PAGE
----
Armenia’s political leadership has insisted that it will not resort to fraud and use government levers to win the upcoming referendum on controversial constitutional changes sought by it.
“I would rather cut off my two hands than allow the falsification of a single vote because that would mean erasing the entire life lived by us and all those values which we stand for,” Prime Minister Nikol Pashinian declared during a referendum campaign fundraiser held by his Civil Contract Party in Yerevan late on Tuesday.
Pashinian again defended his administration’s push to oust the chairman and six other judges of Armenia’s nine-member Constitutional Court through the proposed amendments. He said that they do not “represent the people” and hamper far-reaching political reforms in the country.
Critics dismiss this explanation, saying that Pashinian is simply seeking to fill the country’s highest court with his loyalists.
The fundraiser, which journalists were not allowed to attend, marked the official start of the ruling party’s campaign for a “Yes” vote in the referendum scheduled for April 5. The campaign is managed by the party’s nominal chairman, Minister for Local Government Suren Papikian.
Papikian said on Wednesday that Pashinian and other Civil Contract figures holding senior positions in the central and local governments will be actively campaigning for a referendum victory in the coming weeks. He promised that Pashinian’s political team will not use its administrative resources to secure around 650,000 votes needed for the adoption of the constitutional amendments.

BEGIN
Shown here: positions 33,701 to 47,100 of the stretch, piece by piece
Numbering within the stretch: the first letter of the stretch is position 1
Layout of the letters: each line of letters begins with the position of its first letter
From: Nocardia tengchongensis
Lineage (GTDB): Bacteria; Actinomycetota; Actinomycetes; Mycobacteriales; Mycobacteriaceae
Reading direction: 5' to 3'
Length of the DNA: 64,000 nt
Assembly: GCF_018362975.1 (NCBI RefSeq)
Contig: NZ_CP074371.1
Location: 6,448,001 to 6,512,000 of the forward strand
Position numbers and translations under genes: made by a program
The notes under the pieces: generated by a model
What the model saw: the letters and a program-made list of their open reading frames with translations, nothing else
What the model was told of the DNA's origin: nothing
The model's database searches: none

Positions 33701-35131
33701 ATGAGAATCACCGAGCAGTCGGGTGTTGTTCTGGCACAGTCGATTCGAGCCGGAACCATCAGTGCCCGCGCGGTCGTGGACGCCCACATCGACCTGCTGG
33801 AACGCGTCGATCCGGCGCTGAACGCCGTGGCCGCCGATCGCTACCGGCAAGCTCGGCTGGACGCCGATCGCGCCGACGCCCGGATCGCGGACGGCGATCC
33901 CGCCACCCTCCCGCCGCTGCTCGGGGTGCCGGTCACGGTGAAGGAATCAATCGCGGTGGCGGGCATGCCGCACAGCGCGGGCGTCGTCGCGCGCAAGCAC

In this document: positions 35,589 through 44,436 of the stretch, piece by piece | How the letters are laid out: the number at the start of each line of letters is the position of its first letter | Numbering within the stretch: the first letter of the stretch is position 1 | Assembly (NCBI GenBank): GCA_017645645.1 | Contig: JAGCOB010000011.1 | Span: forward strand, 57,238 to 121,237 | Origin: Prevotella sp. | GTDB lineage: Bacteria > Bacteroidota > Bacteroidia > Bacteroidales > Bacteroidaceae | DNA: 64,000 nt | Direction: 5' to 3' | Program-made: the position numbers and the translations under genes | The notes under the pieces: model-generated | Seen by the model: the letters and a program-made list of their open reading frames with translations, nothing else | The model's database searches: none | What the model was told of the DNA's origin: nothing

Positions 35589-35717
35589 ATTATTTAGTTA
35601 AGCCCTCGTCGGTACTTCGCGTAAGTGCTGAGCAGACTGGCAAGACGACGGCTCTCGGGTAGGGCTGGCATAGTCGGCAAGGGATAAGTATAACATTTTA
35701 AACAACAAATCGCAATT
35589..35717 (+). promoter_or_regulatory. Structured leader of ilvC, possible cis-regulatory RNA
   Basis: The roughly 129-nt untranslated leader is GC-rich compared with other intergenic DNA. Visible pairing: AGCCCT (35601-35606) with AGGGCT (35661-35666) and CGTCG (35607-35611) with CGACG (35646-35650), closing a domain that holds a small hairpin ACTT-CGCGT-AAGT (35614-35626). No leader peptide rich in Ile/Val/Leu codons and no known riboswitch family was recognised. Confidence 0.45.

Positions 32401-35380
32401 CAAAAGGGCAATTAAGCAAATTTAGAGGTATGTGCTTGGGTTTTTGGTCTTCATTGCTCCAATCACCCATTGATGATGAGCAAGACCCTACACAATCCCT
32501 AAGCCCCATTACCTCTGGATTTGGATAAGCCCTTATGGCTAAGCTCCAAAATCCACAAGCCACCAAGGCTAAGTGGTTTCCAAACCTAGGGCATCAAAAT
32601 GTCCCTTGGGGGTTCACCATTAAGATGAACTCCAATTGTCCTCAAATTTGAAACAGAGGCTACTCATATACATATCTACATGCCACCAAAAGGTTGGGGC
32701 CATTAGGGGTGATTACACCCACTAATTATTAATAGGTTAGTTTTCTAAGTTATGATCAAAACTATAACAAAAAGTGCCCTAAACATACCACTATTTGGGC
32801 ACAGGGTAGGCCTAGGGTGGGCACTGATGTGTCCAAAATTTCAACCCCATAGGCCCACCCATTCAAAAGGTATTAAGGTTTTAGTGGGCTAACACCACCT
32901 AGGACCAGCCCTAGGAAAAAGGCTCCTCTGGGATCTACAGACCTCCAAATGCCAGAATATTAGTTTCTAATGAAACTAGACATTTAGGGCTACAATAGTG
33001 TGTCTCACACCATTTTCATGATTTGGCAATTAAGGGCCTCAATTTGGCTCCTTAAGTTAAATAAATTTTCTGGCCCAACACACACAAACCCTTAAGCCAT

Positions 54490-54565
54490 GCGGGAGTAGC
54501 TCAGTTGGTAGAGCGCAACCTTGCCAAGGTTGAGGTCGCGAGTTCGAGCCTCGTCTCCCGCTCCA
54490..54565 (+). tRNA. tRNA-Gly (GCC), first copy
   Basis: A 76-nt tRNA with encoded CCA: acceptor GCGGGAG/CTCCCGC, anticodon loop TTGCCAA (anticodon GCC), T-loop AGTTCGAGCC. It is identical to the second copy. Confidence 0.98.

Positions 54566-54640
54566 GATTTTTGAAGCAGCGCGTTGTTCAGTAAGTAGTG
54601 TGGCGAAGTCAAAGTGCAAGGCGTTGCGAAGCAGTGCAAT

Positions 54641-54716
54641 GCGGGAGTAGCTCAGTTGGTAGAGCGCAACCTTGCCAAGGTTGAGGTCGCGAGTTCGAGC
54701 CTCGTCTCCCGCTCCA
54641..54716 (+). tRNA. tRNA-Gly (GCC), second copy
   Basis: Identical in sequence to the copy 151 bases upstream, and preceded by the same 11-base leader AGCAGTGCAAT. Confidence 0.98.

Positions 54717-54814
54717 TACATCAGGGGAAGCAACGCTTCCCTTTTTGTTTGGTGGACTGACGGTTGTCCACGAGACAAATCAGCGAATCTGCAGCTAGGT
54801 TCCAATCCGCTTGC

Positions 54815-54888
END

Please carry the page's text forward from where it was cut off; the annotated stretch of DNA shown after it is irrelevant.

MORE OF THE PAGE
Papikian said that government officials abusing their powers for that purpose would be “strictly punished.” “Let nobody, be it a city or village mayor, do the authorities such a disservice,” he told a news conference. “We don’t need that.”
Armenia’s former leadership routinely pressured public sector employees and exploited its administrative resources otherwise to win elections and referendums marred by fraud allegations. Its election campaigns were usually managed by Hovik Abrahamian, a once influential minister for local government who also served as prime minister from 2014-2016 during President Serzh Sarkisian’s rule.
Some bitter critics of the current government have speculated that Papikian, whose ministry oversees Armenian provincial administrations and local government bodies, will take advantage of his post in a similar fashion.
The 33-year-old minister categorically ruled out such a possibility. “Please do not compare me to Hovik Abrahamian,” he said. “I see no similarities apart from the position held by us.”